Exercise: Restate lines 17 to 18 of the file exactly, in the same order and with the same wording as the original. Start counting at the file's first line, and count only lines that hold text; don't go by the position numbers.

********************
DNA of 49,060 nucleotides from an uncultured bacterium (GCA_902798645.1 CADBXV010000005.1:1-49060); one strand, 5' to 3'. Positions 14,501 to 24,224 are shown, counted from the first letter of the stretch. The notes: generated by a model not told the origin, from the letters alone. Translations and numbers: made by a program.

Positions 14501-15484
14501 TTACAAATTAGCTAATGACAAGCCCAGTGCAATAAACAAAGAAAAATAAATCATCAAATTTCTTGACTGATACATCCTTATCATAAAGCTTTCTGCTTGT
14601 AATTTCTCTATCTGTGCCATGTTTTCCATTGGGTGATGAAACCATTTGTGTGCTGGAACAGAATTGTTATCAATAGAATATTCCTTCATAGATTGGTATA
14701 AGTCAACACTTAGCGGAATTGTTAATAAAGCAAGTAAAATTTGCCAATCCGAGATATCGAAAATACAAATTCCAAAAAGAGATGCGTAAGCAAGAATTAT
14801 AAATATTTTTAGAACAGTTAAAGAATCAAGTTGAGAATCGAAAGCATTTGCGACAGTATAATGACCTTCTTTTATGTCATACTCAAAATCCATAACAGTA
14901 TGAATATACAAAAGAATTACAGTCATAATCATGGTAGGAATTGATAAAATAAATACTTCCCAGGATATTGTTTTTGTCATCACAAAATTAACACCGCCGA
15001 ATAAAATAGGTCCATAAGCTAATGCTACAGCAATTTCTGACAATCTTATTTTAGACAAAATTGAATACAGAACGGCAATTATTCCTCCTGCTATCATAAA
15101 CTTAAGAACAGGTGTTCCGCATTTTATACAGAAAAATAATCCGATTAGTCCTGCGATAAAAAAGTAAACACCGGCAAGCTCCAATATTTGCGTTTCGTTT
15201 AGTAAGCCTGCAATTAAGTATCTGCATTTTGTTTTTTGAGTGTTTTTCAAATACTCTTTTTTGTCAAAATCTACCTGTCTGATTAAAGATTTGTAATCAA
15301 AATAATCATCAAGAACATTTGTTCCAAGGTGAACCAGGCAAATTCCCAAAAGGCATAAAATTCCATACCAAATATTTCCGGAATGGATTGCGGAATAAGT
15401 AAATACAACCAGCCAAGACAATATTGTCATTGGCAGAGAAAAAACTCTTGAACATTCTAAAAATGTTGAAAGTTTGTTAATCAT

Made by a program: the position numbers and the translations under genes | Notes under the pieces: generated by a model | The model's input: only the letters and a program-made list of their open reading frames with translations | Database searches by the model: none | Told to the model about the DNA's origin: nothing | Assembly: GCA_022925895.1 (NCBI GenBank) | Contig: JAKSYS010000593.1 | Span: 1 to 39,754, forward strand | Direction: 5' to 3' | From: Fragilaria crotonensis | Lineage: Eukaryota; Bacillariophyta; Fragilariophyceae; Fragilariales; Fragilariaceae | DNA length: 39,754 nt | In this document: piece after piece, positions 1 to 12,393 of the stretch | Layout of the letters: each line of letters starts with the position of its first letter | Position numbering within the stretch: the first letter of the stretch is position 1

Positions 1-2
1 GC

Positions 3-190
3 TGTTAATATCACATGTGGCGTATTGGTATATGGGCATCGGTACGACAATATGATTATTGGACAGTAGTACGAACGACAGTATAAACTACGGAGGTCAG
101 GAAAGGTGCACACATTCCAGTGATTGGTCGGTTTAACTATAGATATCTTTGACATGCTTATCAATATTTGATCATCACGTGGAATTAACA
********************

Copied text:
3 TGTTAATATCACATGTGGCGTATTGGTATATGGGCATCGGTACGACAATATGATTATTGGACAGTAGTACGAACGACAGTATAAACTACGGAGGTCAG
101 GAAAGGTGCACACATTCCAGTGATTGGTCGGTTTAACTATAGATATCTTTGACATGCTTATCAATATTTGATCATCACGTGGAATTAACA